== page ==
The current agri-food system emerged out of a desire to provide an inexpensive and secure food supply. Yet even before COVID-19, the abundant agricultural production of the Midwestern United States was generated amid a backdrop of increasing farm bankruptcies, declining farm employment and rural communities, and climbing farmer suicide rates. The environmental costs of this system were well established and include Gulf of Mexico hypoxia, elevated sediment and nutrient levels in waterways, and impacts to air quality, biodiversity and climate change. The economic, social and environmental consequences of contemporary agriculture already indicated the need for a wholesale revisiting of the dominant agricultural paradigm of highly specialized and subsidized production.

Early analysis of the impacts of COVID-19 on this system show farmer sentiment about the agricultural economy declining amidst reports of potentially devastating financial impacts (Mintert and Langemeier 2020; Westhoff et al. 2020). Some have even suggested that the financial impact of COVID-19 on agriculture can be equated to the impacts of the Dust Bowl on the Great Plains (Hart et al. 2020). The devastating tragedy of COVID-19 forces all agricultural stakeholders—farmers, consumers, food companies, legislators, and others—to hasten the re-thinking of an already unsustainable production system that lacks resilience. This re-thinking needs to go beyond the voluntary incremental changes and tweaks to localized programs that farmers, NGOs and others are already attempting.

A re-envisioned Midwestern landscape can balance sustainability goals, build the adaptive capacities of rural communities, and strengthen resiliency against the system shocks that the COVID-19 crisis has laid bare. It can also address climate variability, changing consumer demands, and volatile markets that were already placing tremendous pressure on agriculture and rural communities before the ongoing pandemic. To accomplish these goals, we must increase the diversity of agricultural systems at farm, landscape, and market/supply chain levels so they are more resilient for farmers, rural communities, and the environment. Multifunctional working landscapes could include: incorporating small grains and/or forage crops into extended rotations; replacing some input-intensive corn-soybean acres with perennial bioenergy crops, including agroforestry; integrating grazed livestock into systems that may include feed grains, winter cover crops, or perennial crops/forages; horticultural food crops; and/or increased use of edge of field nutrient loss reduction practices targeted to less productive, highly vulnerable lands. This landscape diversification must be paired with development of local and regional processing infrastructure and markets to allow farmers and food businesses to be financially viable. There must be less reliance on the lengthy commodity supply chains and consolidated markets that the COVID-19 pandemic is exposing as fragile and vulnerable.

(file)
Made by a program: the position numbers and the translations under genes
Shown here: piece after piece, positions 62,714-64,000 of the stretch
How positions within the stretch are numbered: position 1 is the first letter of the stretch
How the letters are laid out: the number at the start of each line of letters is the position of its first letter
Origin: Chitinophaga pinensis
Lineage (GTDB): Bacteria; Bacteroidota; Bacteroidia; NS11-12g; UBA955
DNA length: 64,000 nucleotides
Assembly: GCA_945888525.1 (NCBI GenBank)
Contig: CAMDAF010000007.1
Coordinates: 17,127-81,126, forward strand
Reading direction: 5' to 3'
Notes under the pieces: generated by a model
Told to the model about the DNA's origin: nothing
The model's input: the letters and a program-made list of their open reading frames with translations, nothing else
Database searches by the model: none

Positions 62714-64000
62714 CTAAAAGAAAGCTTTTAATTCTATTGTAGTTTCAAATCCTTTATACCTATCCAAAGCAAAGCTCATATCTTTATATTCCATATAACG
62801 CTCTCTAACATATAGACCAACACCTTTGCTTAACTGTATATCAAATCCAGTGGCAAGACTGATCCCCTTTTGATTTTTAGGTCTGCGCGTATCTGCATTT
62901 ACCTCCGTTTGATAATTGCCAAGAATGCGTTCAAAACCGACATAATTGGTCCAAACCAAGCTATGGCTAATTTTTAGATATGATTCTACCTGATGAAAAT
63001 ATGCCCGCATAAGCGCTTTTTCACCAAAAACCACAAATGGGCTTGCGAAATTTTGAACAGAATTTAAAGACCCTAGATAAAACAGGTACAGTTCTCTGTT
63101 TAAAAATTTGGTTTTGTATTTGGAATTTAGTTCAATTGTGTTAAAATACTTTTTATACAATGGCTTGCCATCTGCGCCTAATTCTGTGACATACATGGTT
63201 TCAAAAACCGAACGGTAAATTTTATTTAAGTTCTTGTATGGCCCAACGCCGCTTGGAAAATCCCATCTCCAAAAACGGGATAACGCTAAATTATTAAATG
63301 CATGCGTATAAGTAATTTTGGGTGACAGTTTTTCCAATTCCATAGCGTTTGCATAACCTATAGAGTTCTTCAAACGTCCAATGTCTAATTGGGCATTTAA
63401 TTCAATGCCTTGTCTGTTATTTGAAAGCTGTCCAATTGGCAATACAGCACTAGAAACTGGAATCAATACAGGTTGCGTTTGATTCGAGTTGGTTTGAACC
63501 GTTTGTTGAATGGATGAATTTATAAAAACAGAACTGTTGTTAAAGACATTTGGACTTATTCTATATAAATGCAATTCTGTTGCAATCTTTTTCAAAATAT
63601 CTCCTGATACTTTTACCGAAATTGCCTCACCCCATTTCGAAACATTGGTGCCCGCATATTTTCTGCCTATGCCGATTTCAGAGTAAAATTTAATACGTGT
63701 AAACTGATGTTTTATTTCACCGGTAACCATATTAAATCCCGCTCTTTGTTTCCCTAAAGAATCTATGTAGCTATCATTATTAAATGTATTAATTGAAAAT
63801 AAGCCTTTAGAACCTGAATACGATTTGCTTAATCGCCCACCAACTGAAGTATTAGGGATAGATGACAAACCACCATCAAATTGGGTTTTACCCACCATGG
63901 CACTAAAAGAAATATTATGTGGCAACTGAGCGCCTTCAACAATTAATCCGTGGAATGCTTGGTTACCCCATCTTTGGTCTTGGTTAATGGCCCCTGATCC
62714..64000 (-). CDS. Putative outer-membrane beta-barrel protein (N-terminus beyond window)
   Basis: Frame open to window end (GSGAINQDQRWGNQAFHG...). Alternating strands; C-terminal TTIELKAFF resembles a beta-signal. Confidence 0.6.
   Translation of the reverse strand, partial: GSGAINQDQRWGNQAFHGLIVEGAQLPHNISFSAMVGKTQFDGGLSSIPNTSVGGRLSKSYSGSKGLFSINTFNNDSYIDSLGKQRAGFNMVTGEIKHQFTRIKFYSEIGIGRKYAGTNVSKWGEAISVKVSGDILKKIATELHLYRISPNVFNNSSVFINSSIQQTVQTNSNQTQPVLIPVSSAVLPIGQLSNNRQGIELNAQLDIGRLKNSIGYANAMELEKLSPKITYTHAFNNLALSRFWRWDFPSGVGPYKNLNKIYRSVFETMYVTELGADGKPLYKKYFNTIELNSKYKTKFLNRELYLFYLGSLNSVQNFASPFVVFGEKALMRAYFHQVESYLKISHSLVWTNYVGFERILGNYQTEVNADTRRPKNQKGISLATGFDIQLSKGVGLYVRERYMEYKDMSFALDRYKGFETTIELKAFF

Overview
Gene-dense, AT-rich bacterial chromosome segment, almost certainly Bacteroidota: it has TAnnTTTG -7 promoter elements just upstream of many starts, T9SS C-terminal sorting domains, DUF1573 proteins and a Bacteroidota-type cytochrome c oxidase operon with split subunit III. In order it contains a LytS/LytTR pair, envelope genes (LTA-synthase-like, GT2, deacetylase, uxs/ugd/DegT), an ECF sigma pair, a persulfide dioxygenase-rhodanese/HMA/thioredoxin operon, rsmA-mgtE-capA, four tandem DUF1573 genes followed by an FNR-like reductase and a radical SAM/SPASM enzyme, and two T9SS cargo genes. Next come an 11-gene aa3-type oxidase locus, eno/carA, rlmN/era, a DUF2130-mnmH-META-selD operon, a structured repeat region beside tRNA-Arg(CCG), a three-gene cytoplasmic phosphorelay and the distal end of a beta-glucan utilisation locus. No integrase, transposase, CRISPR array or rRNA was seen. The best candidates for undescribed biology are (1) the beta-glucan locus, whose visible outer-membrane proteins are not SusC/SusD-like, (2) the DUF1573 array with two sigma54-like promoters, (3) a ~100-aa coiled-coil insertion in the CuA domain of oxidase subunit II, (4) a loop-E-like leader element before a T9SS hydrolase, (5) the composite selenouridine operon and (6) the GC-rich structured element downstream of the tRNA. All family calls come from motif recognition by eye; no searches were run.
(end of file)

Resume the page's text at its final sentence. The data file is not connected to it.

To increase diversification at this scale, we need drastic changes that go beyond a mere pivoting of priorities and focus. On the research side, we need more field research and modeling of landscape-level effects of diversification on soil, water and air quality, climate change, and economic and community resilience. We also need integrated research and engagement to understand what will motivate and support change along the agricultural supply chain. This research can inform policy changes that will be necessary to facilitate a transition to a more resilient system. We need to develop stakeholder-informed landscape scenarios at the local, state, and national levels that consider who we want to be as a society and what we value most. Our Extension programs need to support diversification, market development, and strategies to build capacity for resilient communities. This approach will require us to transform our colleges of agriculture to train a workforce to be flexible while also providing programs to local government staff and community development organizations to support a more diversified agricultural economy and landscape.

Of course, research, extension and education are necessary but not sufficient to achieve such large-scale changes. As noted by others (NRC 2010), governmental and non-governmental policy tools that incentivize diversification and de-prioritize the current culture of mono-cropping will be essential. Increased diversification will make the agricultural system more resilient to shocks like COVID-19 or plant/animal pathogens in the future and will contribute to economic, social, and environmental viability. A reimagined future for agriculture that embraces diversity as well as environmental and social wellbeing is one component of the social change this crisis has revealed as absolutely necessary. If not now, when?